Monthly Wild Cat News
A Voice For The Wild Cats of the World
This is the latest update from Namfon Cutter and the rest of the wonderful folks at the Fishing Cat Research and Conservation Project in Thailand.
Since the project was established in the Khao Sam Roi Yod site, we have captured 7 female and 10 male fishing cats using box traps and fitted them with VHF radio collars in order to study their movements over a primarily agricultural landscape in the Khao Sam Roi Yod area, Prachuap KiriKhan province, Thailand. We’ve attempted to locate all individuals two times each day.
Additionally, we collected locations more frequently during a two week period to better understand 24 hour activity patterns and use of daily resting habitat. Our eventual sample size was reduced due to the number of collared fishing cats killed or that otherwise were not able to be located at some point after collaring. We thus used:
Camera trap survey results
We set up camera traps to study fishing cat distribution,movements, behavior, and for enumeration of individuals.In a total of 541 trap nights, we have been able to identify 31 individual fishing cats, including all of the individuals that have been captured for radio collaring. Camera trapping results show that both males and females use the same areas and occasionally use the same travel routes-often during the same night. Camera trap also revealed that both male and female fishing cats scent mark, as both sexes have been found to spray camera traps that were set up.
One of the collared fishing cats data from 1 male and 4 females for which we recorded more than 800 locations for detailed movement analysis. Home range estimates of the cats analyzed were 7.3 km2 for the male and an average of 2.8 km2 for the three females. The average home range overlap of the male over female home ranges was 7.28% and 2.94% among females.
It is likely that movements encountered in this study are strongly influenced by land use patterns and the distribution of sources of freshwater and daytime resting sites. We expect that our current analysis of these patterns will inform efforts to better conserve this population.
We recently conducted an aerial survey of habitats by using a 2-seater paramotor which gave us a better perspective of habitat quality. The purpose was also to identify new possible day-time refuges for fishing cats and for potential survey in the future.
Poaching issues and strategies
To reduce poaching and retribution killing of fishing cats, we work with local residents and government officers. In mid-2010, with the support of the Kuiburi district chief, we established a district level Fishing Cat Conservation Committee. The district chief has been proactive in working against poaching and has issued formal warnings (and a threat of more serious action in the future) to individuals known to have killed fishing cats.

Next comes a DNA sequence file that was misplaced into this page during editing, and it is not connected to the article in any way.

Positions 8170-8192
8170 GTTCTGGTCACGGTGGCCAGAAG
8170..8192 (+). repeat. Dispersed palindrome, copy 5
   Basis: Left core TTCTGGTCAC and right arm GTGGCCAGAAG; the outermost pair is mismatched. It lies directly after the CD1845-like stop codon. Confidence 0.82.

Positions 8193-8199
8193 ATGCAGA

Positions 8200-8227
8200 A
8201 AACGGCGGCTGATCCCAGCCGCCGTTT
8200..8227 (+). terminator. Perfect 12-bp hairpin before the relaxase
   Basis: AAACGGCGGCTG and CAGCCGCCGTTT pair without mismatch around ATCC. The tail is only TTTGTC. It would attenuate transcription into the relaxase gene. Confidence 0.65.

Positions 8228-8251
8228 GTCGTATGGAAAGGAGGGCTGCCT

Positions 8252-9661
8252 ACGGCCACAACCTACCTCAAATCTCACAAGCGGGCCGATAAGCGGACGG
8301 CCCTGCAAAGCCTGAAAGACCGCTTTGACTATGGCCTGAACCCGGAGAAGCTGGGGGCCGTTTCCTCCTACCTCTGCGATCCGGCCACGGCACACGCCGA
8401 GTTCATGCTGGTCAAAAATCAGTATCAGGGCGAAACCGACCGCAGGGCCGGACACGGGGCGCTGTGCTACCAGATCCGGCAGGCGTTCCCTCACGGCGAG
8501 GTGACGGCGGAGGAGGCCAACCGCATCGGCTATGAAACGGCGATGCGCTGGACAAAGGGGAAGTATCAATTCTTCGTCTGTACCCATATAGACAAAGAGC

Fishing cats sometimes take chickens from local properties. Our goal is to provide support for local residents who have had problems with, or anticipate problems with fishing cats raiding their chickens. Starting in January 2010, we respond to all requests or reports of this type of problem by conducting camera trap surveillance of the area and providing materials and labor to reinforce chicken enclosures as part of our conflict mitigation strategy. Often these incidents are the result of raids by domestic dogs or cats but many people blame fishing cats anyway. To date, 15 chicken houses in five villages—Nongjok , Don Makham, Nongbua, KhaoDaeng, and Koke-luk have been built or reinforced.
Feral and Domestic animal control
With a lot of support from the Monitoring and Surveillance Center for Zoonotic Disease in Wildlife and Exotic Animals (MoZWE) several vets have helped us neuter dogs and cats that were either feral or pets within the community. So far we have castrated 17 domestic cats and15 domestic dogs. Two feral dogs and 2 feral cats were also neutered.
We are planning to expand our survey into another site–in the main wetland area of Khao Sam Roi Yod National Park and Thailand’s newest Ramsar Site. We have established a positive relationship with the community in this area and village leaders are enthusiastic and supportive of playing an active role in the conservation of fishing cats. The communities in this area have a sustainable resource use mentality that has evolved from protecting their primary livelihoods—fish and shrimp farming, rice cultivation.We plan to transfer approaches and lessons learned in working at the current site to this new area.
We are hopeful that as these activities expand and more people understand the rarity and ecological significance of fishing cats, we will see long-term benefits for fishing cats in the region.
For more information, see the Fishing Cat Research and Conservation Project website.
Two ambitious photojournalists are interested in doing a multimedia story on Namfon Cutter’s fishing cat project in Thailand. They are independent journalists, but have a letter of interest from National Geographic after submitting their proposal to them. Wouldn’t it be great for the little water cats to get that kind of press?
The team needs to raise funds to support their trip and have set up a page on the Kickstarter website where people can give donations to support their project. Donations can be as small as $10. Even if you don’t want to donate, you should check out their websites!